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The Importance of Tone of Voice

Updated: Feb 3, 2021

My name is Diamando and I have a tone of voice problem. I've said it. I've tried to change it. I've come a long way. I've accepted that in some sense, it will always be a part of me.

It's often funny to me when people point out their frustration with the way I say things; not because they are inaccurate, but because I have even more people who tell me on a regular basis just how much they love my voice. To them, it's soothing and calming. People often request that I record sleep stories for them, and my recorded meditations are widely appreciated. How is it possible that my voice can hold both so much positivity and negativity?

This is a question I have asked myself a lot over the course of my lifetime. What is it that makes one aspect come out instead of the other? How am I filled with such totally different qualities, each as powerful as the other? What is the "real" me?

The harsh truth, when I'm forced to look at it, is that both of these things are equally true. My voice can heal just as easily as it can harm. It is entirely within my control to decide which side I will dive into at any given moment.

What happens though, when it feels like it is totally out of my control? This happened to me a couple of weeks ago with a close friend of mine. We were discussing a health issue of hers, and I immediately jumped into savior mode. I had a lot of experience with this particular issue, and I felt like she needed to hear my expertise. Nope, I'm not a doctor, but I often play one with my friends- and this is NOT a good quality. Just because I have experience with something, it doesn't mean that my experience is the most important perspective.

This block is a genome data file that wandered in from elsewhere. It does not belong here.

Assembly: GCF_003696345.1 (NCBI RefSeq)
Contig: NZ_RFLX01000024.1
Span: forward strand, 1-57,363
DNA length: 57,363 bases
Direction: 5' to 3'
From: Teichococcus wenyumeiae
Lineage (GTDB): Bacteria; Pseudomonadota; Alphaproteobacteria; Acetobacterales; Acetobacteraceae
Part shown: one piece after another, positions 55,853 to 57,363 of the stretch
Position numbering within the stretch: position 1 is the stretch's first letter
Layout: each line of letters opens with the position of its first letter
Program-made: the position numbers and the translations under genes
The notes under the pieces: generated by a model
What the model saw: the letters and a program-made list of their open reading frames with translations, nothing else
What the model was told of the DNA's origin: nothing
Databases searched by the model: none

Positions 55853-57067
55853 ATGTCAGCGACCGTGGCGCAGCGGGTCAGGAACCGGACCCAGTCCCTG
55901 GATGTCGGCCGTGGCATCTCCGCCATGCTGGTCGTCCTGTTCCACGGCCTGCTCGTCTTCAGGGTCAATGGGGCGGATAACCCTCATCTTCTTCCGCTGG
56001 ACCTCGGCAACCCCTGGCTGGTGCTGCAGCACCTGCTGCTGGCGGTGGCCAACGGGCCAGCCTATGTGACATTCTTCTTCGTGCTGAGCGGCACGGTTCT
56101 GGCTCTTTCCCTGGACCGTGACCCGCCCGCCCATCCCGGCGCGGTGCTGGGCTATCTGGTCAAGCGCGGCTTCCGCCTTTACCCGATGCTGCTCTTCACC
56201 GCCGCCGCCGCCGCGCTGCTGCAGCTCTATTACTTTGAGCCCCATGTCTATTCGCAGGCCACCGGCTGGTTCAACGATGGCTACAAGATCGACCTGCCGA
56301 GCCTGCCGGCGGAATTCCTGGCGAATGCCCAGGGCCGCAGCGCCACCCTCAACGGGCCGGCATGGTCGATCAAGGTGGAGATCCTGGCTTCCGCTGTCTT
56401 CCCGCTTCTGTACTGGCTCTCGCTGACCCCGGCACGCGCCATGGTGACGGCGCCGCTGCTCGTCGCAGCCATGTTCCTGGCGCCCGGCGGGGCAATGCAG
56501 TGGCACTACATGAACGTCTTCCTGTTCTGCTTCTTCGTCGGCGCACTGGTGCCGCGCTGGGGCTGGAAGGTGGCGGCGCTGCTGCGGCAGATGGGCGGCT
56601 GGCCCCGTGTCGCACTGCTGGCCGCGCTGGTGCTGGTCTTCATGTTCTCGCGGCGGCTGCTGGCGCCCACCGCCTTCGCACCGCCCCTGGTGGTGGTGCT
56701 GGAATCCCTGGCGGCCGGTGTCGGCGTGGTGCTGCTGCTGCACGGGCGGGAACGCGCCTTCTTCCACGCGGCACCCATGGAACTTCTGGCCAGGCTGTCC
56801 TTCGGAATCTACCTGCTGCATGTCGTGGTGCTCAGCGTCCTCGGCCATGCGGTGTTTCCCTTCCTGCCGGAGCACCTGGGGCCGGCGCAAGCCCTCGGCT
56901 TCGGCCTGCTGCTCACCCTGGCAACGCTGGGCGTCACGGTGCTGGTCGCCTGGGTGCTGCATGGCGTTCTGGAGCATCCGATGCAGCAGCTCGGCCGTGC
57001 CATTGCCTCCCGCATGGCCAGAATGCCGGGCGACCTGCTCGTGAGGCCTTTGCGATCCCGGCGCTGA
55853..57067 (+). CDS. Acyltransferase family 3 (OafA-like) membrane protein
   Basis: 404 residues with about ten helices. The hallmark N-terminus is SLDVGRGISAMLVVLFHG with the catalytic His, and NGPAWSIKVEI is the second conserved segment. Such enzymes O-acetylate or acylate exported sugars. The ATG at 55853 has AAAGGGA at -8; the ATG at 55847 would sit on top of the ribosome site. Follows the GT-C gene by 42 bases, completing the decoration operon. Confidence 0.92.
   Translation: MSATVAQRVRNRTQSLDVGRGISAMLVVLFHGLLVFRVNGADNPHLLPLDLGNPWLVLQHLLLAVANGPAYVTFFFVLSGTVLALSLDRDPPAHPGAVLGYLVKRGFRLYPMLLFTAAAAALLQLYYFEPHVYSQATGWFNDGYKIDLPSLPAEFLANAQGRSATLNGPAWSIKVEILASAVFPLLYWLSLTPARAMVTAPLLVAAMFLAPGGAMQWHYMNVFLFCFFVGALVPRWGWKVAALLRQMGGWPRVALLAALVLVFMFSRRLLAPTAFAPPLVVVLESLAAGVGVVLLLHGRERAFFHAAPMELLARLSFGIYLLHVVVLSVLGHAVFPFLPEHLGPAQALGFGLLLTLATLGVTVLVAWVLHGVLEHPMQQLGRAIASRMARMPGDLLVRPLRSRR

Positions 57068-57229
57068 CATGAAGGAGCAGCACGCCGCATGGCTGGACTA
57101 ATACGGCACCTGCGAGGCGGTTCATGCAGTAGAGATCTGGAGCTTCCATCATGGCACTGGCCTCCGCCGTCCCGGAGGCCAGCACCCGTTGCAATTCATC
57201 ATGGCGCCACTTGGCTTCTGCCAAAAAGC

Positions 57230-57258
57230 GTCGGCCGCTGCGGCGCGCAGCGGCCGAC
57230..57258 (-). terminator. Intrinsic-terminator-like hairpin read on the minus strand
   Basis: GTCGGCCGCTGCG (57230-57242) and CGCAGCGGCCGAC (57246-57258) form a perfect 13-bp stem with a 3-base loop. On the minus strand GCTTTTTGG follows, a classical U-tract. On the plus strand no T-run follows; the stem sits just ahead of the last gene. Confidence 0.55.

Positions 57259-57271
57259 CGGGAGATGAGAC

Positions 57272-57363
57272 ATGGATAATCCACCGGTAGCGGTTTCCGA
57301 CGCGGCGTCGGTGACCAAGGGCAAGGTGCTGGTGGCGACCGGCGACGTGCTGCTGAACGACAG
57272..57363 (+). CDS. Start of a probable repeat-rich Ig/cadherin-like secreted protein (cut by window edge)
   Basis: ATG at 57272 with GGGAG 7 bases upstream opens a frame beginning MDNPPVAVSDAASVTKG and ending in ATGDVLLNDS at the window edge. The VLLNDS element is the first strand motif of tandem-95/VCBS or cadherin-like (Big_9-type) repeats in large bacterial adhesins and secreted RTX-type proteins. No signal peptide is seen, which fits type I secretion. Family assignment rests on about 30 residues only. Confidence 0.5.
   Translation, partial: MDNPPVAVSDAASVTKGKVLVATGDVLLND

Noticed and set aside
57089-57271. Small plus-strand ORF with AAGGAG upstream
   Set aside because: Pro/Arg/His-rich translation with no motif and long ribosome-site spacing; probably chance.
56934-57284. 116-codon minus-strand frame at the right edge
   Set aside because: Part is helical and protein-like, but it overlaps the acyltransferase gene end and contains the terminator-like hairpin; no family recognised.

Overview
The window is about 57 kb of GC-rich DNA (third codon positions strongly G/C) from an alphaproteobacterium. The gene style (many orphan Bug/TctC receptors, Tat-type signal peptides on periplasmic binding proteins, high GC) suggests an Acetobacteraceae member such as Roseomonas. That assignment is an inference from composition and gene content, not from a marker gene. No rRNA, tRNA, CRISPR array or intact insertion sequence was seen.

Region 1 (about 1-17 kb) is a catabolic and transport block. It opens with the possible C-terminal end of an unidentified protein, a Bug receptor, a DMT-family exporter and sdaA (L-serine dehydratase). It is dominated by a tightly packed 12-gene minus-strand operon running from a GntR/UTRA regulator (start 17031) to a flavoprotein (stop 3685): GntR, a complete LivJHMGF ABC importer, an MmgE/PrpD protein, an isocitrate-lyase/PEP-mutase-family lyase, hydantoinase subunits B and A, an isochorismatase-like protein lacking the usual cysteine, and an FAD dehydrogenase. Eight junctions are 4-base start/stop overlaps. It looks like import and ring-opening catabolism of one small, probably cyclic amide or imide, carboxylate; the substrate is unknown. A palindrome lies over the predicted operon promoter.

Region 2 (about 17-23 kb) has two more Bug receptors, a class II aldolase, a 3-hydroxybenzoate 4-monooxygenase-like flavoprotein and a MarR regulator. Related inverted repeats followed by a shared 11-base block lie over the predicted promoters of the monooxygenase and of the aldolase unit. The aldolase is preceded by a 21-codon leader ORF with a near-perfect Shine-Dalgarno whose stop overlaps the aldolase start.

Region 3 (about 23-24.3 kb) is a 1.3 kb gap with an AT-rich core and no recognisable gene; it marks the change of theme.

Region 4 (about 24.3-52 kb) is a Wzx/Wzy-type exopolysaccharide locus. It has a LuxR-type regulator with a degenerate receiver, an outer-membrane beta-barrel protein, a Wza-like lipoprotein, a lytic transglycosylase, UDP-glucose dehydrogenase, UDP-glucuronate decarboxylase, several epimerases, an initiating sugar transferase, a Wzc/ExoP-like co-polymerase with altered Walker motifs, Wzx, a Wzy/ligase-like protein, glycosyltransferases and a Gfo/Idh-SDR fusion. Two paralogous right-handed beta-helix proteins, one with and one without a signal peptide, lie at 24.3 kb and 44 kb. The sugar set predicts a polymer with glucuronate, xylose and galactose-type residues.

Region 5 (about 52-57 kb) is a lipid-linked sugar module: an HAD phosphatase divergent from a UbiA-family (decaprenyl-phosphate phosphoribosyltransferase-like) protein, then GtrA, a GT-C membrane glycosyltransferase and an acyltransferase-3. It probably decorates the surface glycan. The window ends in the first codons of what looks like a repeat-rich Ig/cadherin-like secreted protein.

I've spent a lifetime devoted to the idea that each person is a unique individual and we all can learn immeasurable things merely by listening to one another and collaborating in our collective growth. Yet I often lose sight of this when I get passionate or excited about something. I have a one-track mind and I come barreling through like a bull in a china shop.

Side note, I've always really liked this idiom. It makes me giggle to think of this innocent bull just doing his own thing and suddenly confronted with the reality that he has no choice but to keep walking and knock everything over. He just can't fit through. He might not even realize what he's doing because it's not his fault he's a bull. He has no control over his size or movements; he's just being.

Humans, on the other hand, have the distinct difference of having developed cognitive thought and verbal communication skills. I can't pretend to be an oblivious bull, just being myself and paying no mind to the destruction I'm causing around me. Even if that destruction is coming from a place of caring and compassion, if the other person isn't perceiving it that way, it is neither caring nor compassionate.

This is where tone of voice comes in.